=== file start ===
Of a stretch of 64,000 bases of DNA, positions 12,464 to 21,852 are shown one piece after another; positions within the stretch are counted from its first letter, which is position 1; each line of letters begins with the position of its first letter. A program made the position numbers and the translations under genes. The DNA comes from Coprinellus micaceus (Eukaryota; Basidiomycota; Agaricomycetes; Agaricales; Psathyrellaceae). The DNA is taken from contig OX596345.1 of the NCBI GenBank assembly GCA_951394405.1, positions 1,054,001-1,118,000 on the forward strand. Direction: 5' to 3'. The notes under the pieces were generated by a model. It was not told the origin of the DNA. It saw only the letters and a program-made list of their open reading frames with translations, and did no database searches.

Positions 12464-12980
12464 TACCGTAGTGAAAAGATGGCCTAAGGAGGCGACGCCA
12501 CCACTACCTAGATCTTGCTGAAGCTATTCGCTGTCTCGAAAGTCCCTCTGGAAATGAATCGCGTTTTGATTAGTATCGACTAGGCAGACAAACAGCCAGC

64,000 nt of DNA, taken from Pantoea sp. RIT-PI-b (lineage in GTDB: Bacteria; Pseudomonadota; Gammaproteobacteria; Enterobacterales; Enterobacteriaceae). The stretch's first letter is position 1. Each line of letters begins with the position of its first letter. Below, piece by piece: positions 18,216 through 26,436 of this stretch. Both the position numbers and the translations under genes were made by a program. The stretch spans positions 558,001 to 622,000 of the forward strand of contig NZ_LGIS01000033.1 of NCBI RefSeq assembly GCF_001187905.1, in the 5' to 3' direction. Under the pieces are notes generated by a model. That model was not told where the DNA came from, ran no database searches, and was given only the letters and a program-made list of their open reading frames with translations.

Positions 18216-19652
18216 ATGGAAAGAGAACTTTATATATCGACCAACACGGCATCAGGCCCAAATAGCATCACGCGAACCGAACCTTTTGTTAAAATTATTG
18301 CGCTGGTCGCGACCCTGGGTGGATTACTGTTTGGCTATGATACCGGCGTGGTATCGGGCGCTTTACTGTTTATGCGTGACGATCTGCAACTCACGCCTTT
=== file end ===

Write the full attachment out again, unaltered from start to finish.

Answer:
Of a stretch of 64,000 bases of DNA, positions 12,464 to 21,852 are shown one piece after another; positions within the stretch are counted from its first letter, which is position 1; each line of letters begins with the position of its first letter. A program made the position numbers and the translations under genes. The DNA comes from Coprinellus micaceus (Eukaryota; Basidiomycota; Agaricomycetes; Agaricales; Psathyrellaceae). The DNA is taken from contig OX596345.1 of the NCBI GenBank assembly GCA_951394405.1, positions 1,054,001-1,118,000 on the forward strand. Direction: 5' to 3'. The notes under the pieces were generated by a model. It was not told the origin of the DNA. It saw only the letters and a program-made list of their open reading frames with translations, and did no database searches.

Positions 12464-12980
12464 TACCGTAGTGAAAAGATGGCCTAAGGAGGCGACGCCA
12501 CCACTACCTAGATCTTGCTGAAGCTATTCGCTGTCTCGAAAGTCCCTCTGGAAATGAATCGCGTTTTGATTAGTATCGACTAGGCAGACAAACAGCCAGC

64,000 nt of DNA, taken from Pantoea sp. RIT-PI-b (lineage in GTDB: Bacteria; Pseudomonadota; Gammaproteobacteria; Enterobacterales; Enterobacteriaceae). The stretch's first letter is position 1. Each line of letters begins with the position of its first letter. Below, piece by piece: positions 18,216 through 26,436 of this stretch. Both the position numbers and the translations under genes were made by a program. The stretch spans positions 558,001 to 622,000 of the forward strand of contig NZ_LGIS01000033.1 of NCBI RefSeq assembly GCF_001187905.1, in the 5' to 3' direction. Under the pieces are notes generated by a model. That model was not told where the DNA came from, ran no database searches, and was given only the letters and a program-made list of their open reading frames with translations.

Positions 18216-19652
18216 ATGGAAAGAGAACTTTATATATCGACCAACACGGCATCAGGCCCAAATAGCATCACGCGAACCGAACCTTTTGTTAAAATTATTG
18301 CGCTGGTCGCGACCCTGGGTGGATTACTGTTTGGCTATGATACCGGCGTGGTATCGGGCGCTTTACTGTTTATGCGTGACGATCTGCAACTCACGCCTTT